|Member of Parliament for Bury|
|Preceded by||James Kenyon|
|Succeeded by||Charles Ainsworth|
|Born||17 March 1857|
|Died||21 January 1923|
|Political party||Liberal Party|
|Spouse(s)||Mary Elizabeth Edelston|
Family and education
George Toulmin was born in Bolton, Lancashire, the son of Councillor George Toulmin JP of Preston. He was educated at the Grammar School in Preston. In 1882 he married Mary Elizabeth Edelston from Preston, the daughter of a local Alderman; they had two sons and two daughters. In religion Toulmin was a Wesleyan.
Toulmin began as a journalist but eventually rose to the top of his profession. From 1860 he took over the ownership of the Preston Guardian newspaper. In 1886, he founded the Lancashire Daily Post, becoming its managing director. With the help of his brother he had also established the Blackburn Times and the Warrington Examiner. He was Chairman of the Press Association from 1919 to 1920, was sometime Hon. Treasurer of the Newspaper Society as well as a Fellow of the Institute of Journalists.
Toulmin first stood for Parliament at the 1900 general election when he represented the Liberal Party at Bury standing under the description of Radical. Two years later he got the chance to contest the seat again when the sitting Conservative MP, James Kenyon resigned causing a by-election in Bury. Toulmin was re-adopted by Bury Liberal Association and he gained the seat at the by-election which was held on 10 May 1902, turning a Tory majority of 849 into a Liberal one of 414.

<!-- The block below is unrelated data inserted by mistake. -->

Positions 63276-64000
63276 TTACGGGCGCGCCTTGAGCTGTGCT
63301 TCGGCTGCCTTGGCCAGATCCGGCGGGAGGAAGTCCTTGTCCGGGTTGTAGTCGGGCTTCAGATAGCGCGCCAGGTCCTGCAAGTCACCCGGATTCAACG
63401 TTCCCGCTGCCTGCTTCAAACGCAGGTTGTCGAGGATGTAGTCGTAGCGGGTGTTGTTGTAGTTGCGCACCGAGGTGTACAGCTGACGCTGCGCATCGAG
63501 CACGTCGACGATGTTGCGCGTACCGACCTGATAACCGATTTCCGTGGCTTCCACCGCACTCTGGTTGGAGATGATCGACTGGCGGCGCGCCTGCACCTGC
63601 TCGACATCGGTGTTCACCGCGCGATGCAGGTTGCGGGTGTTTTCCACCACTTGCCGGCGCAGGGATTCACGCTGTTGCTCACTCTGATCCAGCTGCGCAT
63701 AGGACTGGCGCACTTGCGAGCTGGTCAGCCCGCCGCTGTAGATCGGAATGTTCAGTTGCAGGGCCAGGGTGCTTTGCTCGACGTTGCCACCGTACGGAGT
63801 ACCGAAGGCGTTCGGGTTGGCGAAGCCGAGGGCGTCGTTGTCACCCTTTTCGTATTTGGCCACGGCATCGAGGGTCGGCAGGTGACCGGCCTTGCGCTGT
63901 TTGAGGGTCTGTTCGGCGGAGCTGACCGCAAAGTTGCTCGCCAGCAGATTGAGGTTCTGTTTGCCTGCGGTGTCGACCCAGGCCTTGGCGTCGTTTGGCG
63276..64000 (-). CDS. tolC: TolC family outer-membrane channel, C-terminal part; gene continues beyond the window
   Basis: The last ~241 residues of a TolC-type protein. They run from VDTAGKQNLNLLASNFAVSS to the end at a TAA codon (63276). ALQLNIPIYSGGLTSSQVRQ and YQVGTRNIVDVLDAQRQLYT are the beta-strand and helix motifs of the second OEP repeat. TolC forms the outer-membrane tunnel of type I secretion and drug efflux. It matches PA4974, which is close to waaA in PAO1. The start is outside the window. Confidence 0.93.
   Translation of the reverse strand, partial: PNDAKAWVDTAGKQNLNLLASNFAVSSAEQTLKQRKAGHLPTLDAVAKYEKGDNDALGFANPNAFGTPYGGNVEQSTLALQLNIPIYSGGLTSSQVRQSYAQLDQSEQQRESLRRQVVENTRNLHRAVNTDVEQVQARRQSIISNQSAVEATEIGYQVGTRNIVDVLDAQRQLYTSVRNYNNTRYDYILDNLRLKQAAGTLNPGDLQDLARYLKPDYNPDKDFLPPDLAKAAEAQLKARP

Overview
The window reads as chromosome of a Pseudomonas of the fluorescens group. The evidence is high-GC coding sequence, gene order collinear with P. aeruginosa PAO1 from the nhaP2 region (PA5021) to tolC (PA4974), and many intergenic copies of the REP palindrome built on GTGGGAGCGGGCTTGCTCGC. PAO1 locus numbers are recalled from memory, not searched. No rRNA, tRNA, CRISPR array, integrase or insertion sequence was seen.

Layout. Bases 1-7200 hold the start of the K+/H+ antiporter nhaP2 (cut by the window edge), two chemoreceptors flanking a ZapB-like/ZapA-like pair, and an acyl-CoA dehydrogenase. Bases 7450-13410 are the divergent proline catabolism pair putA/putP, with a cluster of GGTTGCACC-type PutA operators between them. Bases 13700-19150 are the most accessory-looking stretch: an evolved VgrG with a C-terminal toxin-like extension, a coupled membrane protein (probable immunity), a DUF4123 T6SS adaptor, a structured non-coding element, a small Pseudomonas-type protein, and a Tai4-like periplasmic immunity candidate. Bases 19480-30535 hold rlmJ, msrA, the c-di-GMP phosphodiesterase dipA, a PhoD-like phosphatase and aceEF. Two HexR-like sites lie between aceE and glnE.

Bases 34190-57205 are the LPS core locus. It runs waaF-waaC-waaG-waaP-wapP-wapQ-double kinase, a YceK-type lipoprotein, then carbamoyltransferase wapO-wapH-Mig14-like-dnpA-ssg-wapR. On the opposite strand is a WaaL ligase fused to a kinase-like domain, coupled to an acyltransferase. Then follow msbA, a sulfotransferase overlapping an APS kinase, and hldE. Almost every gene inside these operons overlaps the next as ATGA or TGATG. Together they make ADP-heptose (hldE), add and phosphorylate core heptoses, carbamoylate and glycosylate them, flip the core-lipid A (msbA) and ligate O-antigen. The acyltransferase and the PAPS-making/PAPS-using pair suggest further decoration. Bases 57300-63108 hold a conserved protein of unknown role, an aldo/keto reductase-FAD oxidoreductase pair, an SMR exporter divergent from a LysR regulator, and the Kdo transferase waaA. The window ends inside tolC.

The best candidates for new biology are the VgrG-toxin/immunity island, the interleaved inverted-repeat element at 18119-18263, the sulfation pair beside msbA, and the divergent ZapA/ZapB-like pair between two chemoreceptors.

Toulmin held his seat at the general elections of 1906, January 1910 and December 1910. However, in 1918, despite supporting the coalition government of David Lloyd George and being awarded the Coalition coupon, he lost Bury to the Conservatives in a three-cornered contest. He did not stand for the House of Commons again.
Interests, honours and other appointments
Like many Liberals of the day, Toulmin was pre-occupied with social questions and the need for social reform and improvement. In February 1908, he introduced a Bill into the House of Commons designed to establish wages boards to fix minimum wages in certain trades. Among the Parliamentary bodies Toulmin sat on were the National Health Insurance Joint Committee, set up under the National Insurance Act 1911  and the Select Committee on London Motor Traffic to look into the increasing number of fatal traffic accidents due to motor omnibus and other power-driven vehicles, of which he was Chairman. His committee recommended setting up a new traffic authority, increased powers to control traffic by County Councils, special speed limits and greater education and awareness for schoolchildren of traffic dangers.
Toulmin died on 21 January 1923, aged 65 years.
- "Toulmin, Sir George" (Subscription or UK public library membership required). Who Was Who. A & C Black; Oxford University Press. 2007. Retrieved 29 December 2011.
- Debrett's, 1917 p160
- Stephen Koss in A J A Morris (ed.), Edwardian Radicalism 1900–1914: Some aspects of British Radicalism; Routledge & Kegan Paul, 1974 p83
- Alan J Lee, The Origins of the Popular Press in England, 1855–1914; Rowman & Littlefield, 1976 p141
- The Times, 11 May 1921 p7
- The Times, 10 May 1902 p8
- The Times, 19 April 1902 p7
- "No. 27433". The London Gazette. 13 May 1902. p. 3176.
- The Times, 12 May 1902 p6
- The Times House of Commons 1911; Politico's Publishing, 2004 p36
- F W S Craig, British Parliamentary Election Results, 1918–1949; Political Reference Publications, Glasgow, 1949 p112
- C J H Hayes, British social politics; Boston, Mass, 1913 p218
- The Times, 31 January 1912 p8
- The Times, 4 December 1912 p8
- The Times, 15 August 1913 p7
- Leigh Rayment's Historical List of MPs – Constituencies beginning with "B" (part 6)[self-published source][better source needed]
- Hansard 1803–2005: contributions in Parliament by George Toulmin
|Parliament of the United Kingdom|
|Member of Parliament for Bury
1902 – 1918